Estimating the Demand for Skilled Labour, Unskilled Labour and Clerical Workers: A Dynamic Framework
No WP091, Papers from Economic and Social Research Institute (ESRI)
We estimate long-run interrelated demand functions for skilled labour, unskilled labour, clerical labour and capital services within dynamic framework using a panel of data on Irish manufacturing sectors during the 1980s. We group the sectors into three production ?types? ? high-growth sectors, medium-growth sectors and declining sectors. The results indicate very important differences in the demand for skilled labour compared to the demand for unskilled labour and in the underlying production technologies for the three groups of sectors. The medium-growth group of sectors are characterised by a stable production technology where skilled labour, unskilled labour and capital are all limited substitutes in production and there is little evidence of skill-biased technical change or trade effects. Most of the relatively minor shifts in factor shares in this group are accounted for by movements in relative factor prices. This group numbered over half of all manufacturing employment throughout the period under study. The high-growth group of sectors has all the features of the production technology described in modern growth theory: skilled labour and capital are complements in production, technical progress is biased against unskilled labour and the skill-intensity of production is increasing over time. This favours the 'skill-biased technical change' hypothesis. And the declining group of sectors are in secular decline with no stable long-run demand for labour. This would favour the ?trade effect? hypothesis where low-skill technologies are relocating form Ireland to low-large countries because of import penetration.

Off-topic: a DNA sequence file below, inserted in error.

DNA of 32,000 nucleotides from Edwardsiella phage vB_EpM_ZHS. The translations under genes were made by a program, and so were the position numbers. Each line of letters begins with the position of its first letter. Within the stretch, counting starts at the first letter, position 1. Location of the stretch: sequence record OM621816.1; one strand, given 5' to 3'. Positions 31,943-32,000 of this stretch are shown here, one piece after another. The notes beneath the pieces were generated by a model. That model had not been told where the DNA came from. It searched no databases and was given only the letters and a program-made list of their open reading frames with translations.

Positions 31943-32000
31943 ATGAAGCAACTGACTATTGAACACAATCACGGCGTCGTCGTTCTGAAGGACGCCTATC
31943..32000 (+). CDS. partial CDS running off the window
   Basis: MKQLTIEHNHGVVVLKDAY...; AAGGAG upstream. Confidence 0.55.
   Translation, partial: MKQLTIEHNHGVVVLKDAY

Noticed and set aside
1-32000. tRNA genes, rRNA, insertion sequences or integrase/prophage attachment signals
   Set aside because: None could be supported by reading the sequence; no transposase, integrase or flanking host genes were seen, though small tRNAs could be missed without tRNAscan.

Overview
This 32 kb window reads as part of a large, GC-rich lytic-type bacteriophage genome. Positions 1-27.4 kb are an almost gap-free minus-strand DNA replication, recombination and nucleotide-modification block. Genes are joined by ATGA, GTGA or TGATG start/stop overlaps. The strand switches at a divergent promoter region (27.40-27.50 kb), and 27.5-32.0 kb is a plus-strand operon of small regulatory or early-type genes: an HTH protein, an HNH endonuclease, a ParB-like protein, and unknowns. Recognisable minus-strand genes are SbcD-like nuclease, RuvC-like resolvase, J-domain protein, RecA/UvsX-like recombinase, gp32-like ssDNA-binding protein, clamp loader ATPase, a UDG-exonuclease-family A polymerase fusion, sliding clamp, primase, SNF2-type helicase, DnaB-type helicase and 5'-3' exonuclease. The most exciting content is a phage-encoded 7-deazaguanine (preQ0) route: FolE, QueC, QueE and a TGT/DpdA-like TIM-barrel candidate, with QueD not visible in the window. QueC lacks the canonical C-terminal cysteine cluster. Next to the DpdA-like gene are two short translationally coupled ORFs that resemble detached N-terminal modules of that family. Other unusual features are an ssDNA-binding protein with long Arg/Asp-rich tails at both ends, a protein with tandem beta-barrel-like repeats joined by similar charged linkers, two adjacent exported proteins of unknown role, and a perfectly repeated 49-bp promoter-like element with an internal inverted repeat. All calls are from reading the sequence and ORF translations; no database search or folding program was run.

Pages: 83 pages
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